What did Belmont’s Entertainment and Career Development class do for you personally and professionally?

The entertainment and career development course opened several doors for me. Clyde Rolston was my professor and he talked extensively about the intangible and hard to describe “it” factor. An artist has to have “it” to be successful and have longevity in this business. The other things that happened as a result of that class is that I met a girl who introduced me to Jody Williams who signed me to a production deal, publishing deal, and got me a meeting to play a few songs for MCA Records that led to my signing a record deal. Oh, and the girl who sat behind me in class eventually became my wife!

The Opry is one of our partners on the Country Music Cruise. The show played a big role in getting you noticed. How did you get on the Opry without a record out?

I’d only signed my record deal a month before I played my Opry debut. It took some begging and pleading on behalf of Jody and myself, but Pete Fisher, the then general manager, relented and allowed me to sing one song the Friday before Christmas 2001 late in the show. I played “Long Black Train,” got two standing ovations and an encore and the rest is history! 

Did many of your family and friends from South Carolina make it to the Opry for your debut?

Yes, I had lots of family and friends come for my debut. 

The Opry is coming up on 100 years old. Why do you think it has survived and thrived?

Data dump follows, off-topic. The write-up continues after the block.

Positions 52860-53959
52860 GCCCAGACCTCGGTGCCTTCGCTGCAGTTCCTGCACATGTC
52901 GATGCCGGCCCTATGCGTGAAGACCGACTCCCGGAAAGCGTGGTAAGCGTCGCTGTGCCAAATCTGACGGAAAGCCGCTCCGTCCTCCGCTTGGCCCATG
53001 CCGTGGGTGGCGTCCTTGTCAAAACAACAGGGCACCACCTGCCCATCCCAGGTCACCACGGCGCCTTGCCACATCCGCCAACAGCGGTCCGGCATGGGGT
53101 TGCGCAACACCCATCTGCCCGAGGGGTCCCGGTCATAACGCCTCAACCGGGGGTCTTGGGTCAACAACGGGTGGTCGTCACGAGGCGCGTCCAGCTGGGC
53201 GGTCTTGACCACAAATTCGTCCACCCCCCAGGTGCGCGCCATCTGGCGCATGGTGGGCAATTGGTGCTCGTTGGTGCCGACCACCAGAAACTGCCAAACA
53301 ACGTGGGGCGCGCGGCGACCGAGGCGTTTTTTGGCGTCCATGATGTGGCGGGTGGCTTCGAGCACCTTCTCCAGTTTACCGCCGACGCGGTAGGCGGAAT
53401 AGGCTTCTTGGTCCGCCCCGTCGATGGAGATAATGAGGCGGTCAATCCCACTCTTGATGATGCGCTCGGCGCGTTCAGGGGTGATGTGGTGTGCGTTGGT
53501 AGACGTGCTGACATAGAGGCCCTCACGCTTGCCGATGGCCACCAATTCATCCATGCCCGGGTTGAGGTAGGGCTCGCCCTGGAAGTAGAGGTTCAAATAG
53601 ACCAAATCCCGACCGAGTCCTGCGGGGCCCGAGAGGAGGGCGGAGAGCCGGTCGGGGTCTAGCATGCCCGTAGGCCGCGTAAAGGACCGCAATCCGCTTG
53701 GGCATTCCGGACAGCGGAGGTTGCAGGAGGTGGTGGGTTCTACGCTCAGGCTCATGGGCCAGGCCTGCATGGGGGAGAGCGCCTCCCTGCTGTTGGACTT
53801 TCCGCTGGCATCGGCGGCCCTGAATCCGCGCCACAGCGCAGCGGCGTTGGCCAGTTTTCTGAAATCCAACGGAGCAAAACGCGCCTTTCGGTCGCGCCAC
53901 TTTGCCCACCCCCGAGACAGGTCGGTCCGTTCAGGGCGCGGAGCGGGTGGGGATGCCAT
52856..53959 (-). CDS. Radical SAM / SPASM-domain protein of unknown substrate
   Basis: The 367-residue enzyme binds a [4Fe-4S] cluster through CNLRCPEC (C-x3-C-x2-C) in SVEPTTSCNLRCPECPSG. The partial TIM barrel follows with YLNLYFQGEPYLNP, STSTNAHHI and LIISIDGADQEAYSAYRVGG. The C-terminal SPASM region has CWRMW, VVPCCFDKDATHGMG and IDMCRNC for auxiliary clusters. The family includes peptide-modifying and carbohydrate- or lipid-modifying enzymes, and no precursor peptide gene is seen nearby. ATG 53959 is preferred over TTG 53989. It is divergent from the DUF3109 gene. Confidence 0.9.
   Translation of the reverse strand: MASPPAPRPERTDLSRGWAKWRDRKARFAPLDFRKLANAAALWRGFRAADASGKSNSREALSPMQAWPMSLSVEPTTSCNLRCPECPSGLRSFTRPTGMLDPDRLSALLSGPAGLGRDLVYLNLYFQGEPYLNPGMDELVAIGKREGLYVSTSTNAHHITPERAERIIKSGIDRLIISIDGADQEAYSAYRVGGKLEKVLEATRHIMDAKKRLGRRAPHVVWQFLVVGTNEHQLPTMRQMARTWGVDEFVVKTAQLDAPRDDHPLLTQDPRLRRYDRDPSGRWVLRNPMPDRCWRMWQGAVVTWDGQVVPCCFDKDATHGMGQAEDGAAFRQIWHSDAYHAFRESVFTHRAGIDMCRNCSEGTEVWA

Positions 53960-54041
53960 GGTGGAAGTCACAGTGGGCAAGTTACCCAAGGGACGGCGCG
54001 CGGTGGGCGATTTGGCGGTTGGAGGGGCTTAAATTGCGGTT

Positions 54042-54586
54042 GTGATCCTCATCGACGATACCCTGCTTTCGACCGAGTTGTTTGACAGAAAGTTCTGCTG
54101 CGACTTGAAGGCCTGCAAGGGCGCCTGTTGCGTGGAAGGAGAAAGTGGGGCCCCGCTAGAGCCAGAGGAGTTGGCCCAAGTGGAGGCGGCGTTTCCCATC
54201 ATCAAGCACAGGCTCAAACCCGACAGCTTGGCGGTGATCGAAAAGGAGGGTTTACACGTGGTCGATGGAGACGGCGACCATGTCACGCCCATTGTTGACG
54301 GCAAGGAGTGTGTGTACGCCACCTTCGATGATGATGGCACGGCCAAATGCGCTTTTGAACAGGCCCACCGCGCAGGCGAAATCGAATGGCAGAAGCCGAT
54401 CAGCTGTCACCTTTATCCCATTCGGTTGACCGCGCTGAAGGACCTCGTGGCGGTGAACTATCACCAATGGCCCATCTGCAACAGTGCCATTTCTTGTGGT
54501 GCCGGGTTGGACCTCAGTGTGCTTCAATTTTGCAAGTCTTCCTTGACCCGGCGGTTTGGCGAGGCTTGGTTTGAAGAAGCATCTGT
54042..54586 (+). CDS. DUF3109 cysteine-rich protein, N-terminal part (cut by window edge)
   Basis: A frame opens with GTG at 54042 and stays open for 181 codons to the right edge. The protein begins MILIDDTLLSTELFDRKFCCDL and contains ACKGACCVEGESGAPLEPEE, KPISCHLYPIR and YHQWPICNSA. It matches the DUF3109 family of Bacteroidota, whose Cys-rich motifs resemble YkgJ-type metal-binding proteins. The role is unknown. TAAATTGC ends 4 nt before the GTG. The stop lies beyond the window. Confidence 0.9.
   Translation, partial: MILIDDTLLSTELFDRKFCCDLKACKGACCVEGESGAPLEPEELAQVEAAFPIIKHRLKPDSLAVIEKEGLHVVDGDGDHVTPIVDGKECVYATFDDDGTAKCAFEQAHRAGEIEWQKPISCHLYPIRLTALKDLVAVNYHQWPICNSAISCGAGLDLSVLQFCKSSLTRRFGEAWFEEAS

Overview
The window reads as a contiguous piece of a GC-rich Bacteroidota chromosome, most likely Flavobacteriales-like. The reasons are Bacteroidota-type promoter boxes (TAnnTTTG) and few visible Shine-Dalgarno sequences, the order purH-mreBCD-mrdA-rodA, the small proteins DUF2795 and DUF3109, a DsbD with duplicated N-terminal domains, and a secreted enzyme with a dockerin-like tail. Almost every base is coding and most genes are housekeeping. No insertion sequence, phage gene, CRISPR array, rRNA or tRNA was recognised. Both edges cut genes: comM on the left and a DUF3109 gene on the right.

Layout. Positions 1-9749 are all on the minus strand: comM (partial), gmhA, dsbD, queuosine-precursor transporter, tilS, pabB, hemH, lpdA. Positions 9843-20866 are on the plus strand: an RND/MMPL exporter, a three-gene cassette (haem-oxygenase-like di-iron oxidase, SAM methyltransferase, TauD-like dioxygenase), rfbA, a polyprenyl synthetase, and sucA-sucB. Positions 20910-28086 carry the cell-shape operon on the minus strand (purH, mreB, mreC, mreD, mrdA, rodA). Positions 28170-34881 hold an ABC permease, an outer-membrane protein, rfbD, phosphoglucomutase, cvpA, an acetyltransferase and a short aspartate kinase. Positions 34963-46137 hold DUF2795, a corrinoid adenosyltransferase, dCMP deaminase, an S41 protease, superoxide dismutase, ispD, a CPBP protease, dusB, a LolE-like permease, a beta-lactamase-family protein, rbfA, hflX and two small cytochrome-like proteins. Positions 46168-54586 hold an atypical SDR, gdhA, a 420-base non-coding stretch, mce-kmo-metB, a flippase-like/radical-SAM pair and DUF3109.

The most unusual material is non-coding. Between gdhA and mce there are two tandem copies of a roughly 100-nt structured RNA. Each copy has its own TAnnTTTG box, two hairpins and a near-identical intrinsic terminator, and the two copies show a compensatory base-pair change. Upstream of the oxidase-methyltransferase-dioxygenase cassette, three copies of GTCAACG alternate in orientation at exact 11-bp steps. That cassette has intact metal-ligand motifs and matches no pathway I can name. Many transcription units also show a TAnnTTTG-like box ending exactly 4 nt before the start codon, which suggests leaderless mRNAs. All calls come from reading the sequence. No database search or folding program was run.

Because of how devoted the artists and fans and industry professionals have been to it. It provides an opportunity for the fans to see all the many facets of country music in one place at one time. It’s a reflection of who we are as a country and as a people. It’s the music of rural and/or blue collar, hardworking Americans who want to hear stories they can relate to. The artists have done a great job at providing those stories, sounds and images for almost a century now. 

One of your biggest hits, “Your Man,” was co-written by Chris Stapleton several years before he became a star. Have you ever talked to him about how that song gave both of you your first Number One hit?

I’ve known Chris a long time, but I don’t recall ever specifically having a conversation about that. I have sent him videos every time someone shows up on TV or somewhere singing “Your Man.” It’s a sign to both of us that we did something right

Which, of all your songs, has the most personal meaning for you?

“Long Black Train” is my most meaningful song. Beyond the fact that I wrote it, it was the song that got me my publishing and record deal, and it was the title track of my debut record, and the song I played on my Opry debut, and my first hit, and it helped me buy my first house, and has changed many people’s lives including my own.

Do you plan to have any new music out for the fans to hear around the time of the 2021 Country Music Cruise?

Yes. Stay tuned!

Could you say a few words to welcome folks to the 2021 Country Music Cruise?

Y’all come enjoy the warm weather and some good country music!